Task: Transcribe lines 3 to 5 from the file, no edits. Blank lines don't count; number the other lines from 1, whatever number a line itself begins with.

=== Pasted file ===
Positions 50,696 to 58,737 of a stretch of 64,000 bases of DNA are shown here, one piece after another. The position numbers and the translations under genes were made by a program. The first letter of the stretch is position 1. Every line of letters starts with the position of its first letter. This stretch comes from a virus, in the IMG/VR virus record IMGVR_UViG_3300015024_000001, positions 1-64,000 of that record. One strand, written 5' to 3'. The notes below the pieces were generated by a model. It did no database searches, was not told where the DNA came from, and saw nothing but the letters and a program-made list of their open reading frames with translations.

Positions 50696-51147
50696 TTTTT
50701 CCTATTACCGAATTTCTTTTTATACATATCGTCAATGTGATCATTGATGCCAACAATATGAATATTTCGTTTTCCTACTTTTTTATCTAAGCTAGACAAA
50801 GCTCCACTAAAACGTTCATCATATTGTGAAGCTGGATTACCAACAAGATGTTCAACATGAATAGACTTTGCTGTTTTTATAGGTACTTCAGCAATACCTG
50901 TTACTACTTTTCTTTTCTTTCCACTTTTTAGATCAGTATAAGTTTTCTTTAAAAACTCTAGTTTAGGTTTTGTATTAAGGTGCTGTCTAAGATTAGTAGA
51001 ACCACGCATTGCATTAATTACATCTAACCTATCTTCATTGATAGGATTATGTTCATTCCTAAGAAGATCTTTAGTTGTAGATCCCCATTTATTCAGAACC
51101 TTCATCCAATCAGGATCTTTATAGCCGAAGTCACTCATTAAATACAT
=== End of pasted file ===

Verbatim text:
50696 TTTTT
50701 CCTATTACCGAATTTCTTTTTATACATATCGTCAATGTGATCATTGATGCCAACAATATGAATATTTCGTTTTCCTACTTTTTTATCTAAGCTAGACAAA
50801 GCTCCACTAAAACGTTCATCATATTGTGAAGCTGGATTACCAACAAGATGTTCAACATGAATAGACTTTGCTGTTTTTATAGGTACTTCAGCAATACCTG